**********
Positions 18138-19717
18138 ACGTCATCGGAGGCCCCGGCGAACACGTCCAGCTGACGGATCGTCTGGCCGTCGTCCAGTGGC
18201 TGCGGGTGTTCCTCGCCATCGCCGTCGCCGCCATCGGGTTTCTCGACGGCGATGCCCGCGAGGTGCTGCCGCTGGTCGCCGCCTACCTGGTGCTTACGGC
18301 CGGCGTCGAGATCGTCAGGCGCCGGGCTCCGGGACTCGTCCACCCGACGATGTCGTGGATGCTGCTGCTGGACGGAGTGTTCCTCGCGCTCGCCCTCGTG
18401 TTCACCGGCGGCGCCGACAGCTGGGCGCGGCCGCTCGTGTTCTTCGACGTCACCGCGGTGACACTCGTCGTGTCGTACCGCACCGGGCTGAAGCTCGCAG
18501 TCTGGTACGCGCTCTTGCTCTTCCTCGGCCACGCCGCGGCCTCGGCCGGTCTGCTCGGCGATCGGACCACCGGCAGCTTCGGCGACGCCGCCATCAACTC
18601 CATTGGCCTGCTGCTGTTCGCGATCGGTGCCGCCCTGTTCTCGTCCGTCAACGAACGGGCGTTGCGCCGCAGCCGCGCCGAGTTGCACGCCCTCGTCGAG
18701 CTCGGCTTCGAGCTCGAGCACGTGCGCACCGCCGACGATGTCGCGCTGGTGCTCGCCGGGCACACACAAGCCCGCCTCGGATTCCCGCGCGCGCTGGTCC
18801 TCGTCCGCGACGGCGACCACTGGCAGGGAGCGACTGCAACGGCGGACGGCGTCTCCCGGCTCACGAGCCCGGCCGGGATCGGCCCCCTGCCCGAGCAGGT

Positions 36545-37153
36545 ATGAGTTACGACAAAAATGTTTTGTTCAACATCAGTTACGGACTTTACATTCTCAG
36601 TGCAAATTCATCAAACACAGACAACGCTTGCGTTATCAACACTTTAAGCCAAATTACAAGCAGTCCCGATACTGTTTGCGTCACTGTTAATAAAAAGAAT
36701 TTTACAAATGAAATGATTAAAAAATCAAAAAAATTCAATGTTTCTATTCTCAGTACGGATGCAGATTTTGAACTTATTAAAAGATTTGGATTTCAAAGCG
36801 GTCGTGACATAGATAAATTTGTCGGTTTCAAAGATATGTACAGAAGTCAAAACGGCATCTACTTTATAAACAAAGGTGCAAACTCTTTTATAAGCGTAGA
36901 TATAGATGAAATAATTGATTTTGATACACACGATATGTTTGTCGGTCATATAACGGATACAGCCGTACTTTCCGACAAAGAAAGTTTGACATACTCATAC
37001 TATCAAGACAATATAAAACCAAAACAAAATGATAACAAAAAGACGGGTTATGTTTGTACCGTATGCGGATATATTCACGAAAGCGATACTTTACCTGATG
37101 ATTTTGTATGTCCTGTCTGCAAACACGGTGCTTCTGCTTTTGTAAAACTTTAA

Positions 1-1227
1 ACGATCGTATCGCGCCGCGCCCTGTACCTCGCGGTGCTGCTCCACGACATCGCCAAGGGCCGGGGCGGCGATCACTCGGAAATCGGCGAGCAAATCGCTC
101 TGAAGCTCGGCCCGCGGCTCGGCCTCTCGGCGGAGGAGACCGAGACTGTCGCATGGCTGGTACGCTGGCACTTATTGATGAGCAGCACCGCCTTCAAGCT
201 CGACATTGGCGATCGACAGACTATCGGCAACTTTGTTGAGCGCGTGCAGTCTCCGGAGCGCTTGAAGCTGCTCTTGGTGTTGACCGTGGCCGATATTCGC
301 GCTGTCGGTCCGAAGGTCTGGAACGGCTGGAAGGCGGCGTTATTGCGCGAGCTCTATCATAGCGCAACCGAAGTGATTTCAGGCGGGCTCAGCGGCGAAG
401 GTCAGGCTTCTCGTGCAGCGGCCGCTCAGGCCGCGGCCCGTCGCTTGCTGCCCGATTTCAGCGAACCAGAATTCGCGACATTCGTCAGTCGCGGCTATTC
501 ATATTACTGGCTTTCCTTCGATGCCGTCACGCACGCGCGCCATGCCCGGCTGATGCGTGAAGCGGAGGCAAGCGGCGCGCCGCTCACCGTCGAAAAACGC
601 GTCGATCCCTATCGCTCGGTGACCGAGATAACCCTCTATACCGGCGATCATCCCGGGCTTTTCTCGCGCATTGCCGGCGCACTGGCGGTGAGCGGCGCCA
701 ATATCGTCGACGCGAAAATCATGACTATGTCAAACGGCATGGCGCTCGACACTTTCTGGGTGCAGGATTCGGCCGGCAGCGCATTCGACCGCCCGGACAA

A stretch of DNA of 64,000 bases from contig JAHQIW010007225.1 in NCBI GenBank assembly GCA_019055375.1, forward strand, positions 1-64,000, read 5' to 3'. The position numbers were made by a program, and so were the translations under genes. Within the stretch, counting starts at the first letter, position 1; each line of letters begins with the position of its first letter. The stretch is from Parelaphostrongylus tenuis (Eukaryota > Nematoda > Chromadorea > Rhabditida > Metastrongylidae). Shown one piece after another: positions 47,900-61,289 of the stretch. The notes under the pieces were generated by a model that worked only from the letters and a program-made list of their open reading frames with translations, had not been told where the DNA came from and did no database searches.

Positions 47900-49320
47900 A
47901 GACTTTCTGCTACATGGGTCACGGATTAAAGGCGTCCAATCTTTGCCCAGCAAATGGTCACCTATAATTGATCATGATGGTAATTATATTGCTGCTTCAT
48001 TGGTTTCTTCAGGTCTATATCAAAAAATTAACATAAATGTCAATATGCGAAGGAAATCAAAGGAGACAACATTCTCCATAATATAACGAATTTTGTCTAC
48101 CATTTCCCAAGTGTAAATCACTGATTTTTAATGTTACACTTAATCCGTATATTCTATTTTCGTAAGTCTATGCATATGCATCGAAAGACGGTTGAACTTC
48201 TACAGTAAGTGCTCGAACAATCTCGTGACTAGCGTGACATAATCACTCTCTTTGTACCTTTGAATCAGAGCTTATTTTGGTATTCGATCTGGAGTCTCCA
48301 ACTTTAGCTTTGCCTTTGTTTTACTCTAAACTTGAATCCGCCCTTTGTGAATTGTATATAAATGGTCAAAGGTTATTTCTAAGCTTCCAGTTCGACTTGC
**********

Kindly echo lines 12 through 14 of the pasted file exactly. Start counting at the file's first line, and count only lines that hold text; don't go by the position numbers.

36601 TGCAAATTCATCAAACACAGACAACGCTTGCGTTATCAACACTTTAAGCCAAATTACAAGCAGTCCCGATACTGTTTGCGTCACTGTTAATAAAAAGAAT
36701 TTTACAAATGAAATGATTAAAAAATCAAAAAAATTCAATGTTTCTATTCTCAGTACGGATGCAGATTTTGAACTTATTAAAAGATTTGGATTTCAAAGCG
36801 GTCGTGACATAGATAAATTTGTCGGTTTCAAAGATATGTACAGAAGTCAAAACGGCATCTACTTTATAAACAAAGGTGCAAACTCTTTTATAAGCGTAGA